Research Areas

Distributed Control of Multi-Agent Systems

Networked Satellites 

Multiple robots or sensors have a number of advantages over a single agent, including robustness to failures of individual agents, reconfigurability, and the ability to perform tasks such as environmental monitoring, target localization, and space interferometry that cannot be achieved by a single agent. Agents possess a mix of communication and sensing capabilities, and perform cooperative tasks via distributed control algorithms. Our research has led to a systematic methodology that makes use of passivity properties of the agents for provably stable design of cooperative control systems. Passivity is an abstraction of energy conservation and dissipation in dynamical systems, and is inherent in Lagrangian and Hamiltonian models commonly used for robots, satellites, etc. By exploiting passivity properties of the agents, we have developed robust and adaptive distributed algorithms for numerous team tasks, including formation stabilization, gradient climbing, and synchronized path-following. One of the current research tasks is to design switching rules between multiple modes of agent operation within a team to achieve stringent safety and performance goals. In a collaborative project with the Norwegian University of Science and Technology, we are applying our results to the development guidance, navigation and control algorithms for monitoring of coastal and marine environments with mobile, autonomous sensor platforms.

Analysis and Synthesis of Biomolecular Networks

Biomolecular Network 

We investigate the interplay between the structure of biological networks and their spatial and temporal dynamical behavior. This study is not only essential for understanding natural systems; it also enables the design of novel synthetic networks that exhibit prescribed dynamical behaviors. One of our current research topics, pursued in collaboration with the Maharbiz and Arkin groups, is designing networks that generate spatial patterns of gene expression. Motivated by naturally occurring developmental processes where specific genes are activated in specific regions in the embryo, our goal is to design synthetic gene networks that have the ability to generate patterns with a robust set of parameters. Our investigations have led to a “quenched oscillator” network that combines an oscillator subsystem with a feedback loop that quenches the oscillations and contains a diffusible molecule for cell-to-cell communication. Diffusion releases the quenching effect in higher spatial frequencies and generates spatio-temporal patterns. We are also pursuing a contact-mediated signaling mechanism as an alternative to diffusion-driven patterning. We have developed an efficient mathematical approach to predict and design patterns with this mechanism and we are now leveraging the results to engineer a programmable multicellular patterning system.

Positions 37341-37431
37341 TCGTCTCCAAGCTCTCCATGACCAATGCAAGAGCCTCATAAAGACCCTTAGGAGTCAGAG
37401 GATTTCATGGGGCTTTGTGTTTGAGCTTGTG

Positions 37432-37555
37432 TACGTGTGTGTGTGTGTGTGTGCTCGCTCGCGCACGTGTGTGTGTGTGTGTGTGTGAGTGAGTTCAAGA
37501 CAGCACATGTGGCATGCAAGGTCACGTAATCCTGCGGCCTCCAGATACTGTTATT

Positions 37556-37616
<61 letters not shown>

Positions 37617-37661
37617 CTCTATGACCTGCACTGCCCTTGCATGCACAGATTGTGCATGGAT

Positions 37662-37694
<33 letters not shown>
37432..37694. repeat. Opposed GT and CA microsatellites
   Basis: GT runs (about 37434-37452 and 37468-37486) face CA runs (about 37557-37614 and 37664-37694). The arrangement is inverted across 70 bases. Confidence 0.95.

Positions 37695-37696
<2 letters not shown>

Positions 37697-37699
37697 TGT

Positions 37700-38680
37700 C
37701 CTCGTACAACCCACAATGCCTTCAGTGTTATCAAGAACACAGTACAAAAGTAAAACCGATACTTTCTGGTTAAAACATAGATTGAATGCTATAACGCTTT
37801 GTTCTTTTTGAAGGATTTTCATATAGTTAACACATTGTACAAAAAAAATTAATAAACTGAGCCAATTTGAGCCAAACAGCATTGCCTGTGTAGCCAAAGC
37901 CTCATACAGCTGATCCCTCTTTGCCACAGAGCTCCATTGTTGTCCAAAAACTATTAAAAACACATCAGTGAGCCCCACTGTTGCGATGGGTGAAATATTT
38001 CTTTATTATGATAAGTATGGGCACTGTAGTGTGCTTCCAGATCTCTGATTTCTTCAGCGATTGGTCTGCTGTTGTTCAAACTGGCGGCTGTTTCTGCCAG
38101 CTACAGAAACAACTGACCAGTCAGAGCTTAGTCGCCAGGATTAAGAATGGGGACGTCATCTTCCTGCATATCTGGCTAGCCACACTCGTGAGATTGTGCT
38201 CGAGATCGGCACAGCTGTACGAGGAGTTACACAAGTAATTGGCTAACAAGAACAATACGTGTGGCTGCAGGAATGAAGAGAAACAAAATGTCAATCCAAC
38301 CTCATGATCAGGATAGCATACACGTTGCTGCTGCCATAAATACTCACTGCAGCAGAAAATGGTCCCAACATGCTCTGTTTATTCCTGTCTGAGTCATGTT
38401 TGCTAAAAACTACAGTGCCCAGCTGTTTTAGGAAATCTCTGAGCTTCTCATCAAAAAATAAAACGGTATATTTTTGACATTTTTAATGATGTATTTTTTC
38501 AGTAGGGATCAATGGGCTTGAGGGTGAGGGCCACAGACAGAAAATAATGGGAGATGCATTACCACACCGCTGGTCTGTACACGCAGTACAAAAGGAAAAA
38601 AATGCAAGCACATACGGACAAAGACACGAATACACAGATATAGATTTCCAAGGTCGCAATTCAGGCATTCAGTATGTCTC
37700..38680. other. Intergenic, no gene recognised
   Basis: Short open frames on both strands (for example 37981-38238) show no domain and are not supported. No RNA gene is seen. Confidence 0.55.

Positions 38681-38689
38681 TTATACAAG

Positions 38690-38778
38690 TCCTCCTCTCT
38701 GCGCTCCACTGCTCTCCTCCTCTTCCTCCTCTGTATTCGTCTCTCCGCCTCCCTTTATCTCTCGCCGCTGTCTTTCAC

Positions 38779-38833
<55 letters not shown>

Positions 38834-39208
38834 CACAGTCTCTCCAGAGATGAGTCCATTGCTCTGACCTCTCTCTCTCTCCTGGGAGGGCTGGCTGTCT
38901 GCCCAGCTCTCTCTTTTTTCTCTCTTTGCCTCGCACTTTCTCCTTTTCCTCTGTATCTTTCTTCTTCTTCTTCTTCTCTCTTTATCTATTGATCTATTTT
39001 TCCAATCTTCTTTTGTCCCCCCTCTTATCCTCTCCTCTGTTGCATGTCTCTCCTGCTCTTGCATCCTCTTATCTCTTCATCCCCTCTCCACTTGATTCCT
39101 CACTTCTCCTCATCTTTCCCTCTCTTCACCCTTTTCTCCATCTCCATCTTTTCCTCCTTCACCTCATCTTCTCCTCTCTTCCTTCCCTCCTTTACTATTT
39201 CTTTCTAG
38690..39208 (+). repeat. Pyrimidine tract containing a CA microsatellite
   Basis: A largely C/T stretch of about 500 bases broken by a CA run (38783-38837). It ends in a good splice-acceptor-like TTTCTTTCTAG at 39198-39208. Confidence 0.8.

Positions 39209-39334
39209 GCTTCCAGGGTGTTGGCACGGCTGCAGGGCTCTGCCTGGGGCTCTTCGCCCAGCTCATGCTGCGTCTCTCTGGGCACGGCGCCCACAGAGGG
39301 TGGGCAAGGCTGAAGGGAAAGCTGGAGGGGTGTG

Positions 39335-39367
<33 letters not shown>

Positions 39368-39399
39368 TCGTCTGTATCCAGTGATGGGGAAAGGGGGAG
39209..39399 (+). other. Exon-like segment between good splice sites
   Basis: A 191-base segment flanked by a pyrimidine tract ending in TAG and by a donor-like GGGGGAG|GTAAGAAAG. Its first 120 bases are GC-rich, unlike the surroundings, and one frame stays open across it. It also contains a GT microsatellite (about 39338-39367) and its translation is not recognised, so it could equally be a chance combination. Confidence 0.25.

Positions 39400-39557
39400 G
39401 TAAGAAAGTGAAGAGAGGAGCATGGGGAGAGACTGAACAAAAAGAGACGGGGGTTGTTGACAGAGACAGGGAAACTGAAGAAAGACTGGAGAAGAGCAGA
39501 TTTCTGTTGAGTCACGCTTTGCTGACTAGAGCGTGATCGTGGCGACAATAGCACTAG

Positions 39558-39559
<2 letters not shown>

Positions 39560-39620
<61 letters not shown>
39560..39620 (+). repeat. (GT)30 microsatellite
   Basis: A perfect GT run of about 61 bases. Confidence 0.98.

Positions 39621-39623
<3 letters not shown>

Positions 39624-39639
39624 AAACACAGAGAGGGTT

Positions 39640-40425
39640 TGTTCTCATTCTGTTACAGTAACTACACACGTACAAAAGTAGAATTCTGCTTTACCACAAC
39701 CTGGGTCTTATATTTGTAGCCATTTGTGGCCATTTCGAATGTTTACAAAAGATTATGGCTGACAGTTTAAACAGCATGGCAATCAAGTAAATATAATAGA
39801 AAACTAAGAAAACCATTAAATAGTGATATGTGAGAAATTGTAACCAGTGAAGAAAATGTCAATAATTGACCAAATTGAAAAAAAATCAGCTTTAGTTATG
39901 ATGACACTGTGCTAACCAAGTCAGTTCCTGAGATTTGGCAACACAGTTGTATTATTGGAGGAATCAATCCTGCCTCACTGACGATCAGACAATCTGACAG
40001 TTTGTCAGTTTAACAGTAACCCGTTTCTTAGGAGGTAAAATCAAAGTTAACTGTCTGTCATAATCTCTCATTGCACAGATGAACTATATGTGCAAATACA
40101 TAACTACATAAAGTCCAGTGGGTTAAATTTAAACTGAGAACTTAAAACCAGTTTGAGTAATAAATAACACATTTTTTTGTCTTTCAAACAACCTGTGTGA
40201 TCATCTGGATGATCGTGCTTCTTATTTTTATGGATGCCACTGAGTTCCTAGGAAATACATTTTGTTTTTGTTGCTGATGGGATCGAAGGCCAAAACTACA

An Input-Output Approach to Networks

Input Out Approach 

By abstracting the common core of our results for several types of networks, we are developing a broad methodology that employs control-theoretic input-output concepts to predict and engineer collective behavior. This approach overcomes the complexity of the large scale, nonlinear dynamical model by dividing the analysis and design tasks into two layers: At the network layer, we represent the nodes with input-output properties as abstractions of their detailed models and exploit these properties together with the interconnection structure to ascertain desirable behaviors, such as stability, synchronization, and spatial pattern formation. At the node layer, we verify or assign the input-output properties using analytical and numerical techniques that do not rely on knowledge of global network properties. The proposed methodology is neither a “top-down” approach that ignores inherent features of the components, nor a “bottom-up” strategy that fails to reveal emergent network behaviors. Instead, it identifies key properties of the components and their interconnection structure that determine the ensemble behavior. Current research topics include the generalization of the input-output framework to stochastic systems, spatially distributed models, and to systems with time delays. Another research task is to enable real-time adaptation of network connectivity by updating link weights with distributed algorithms.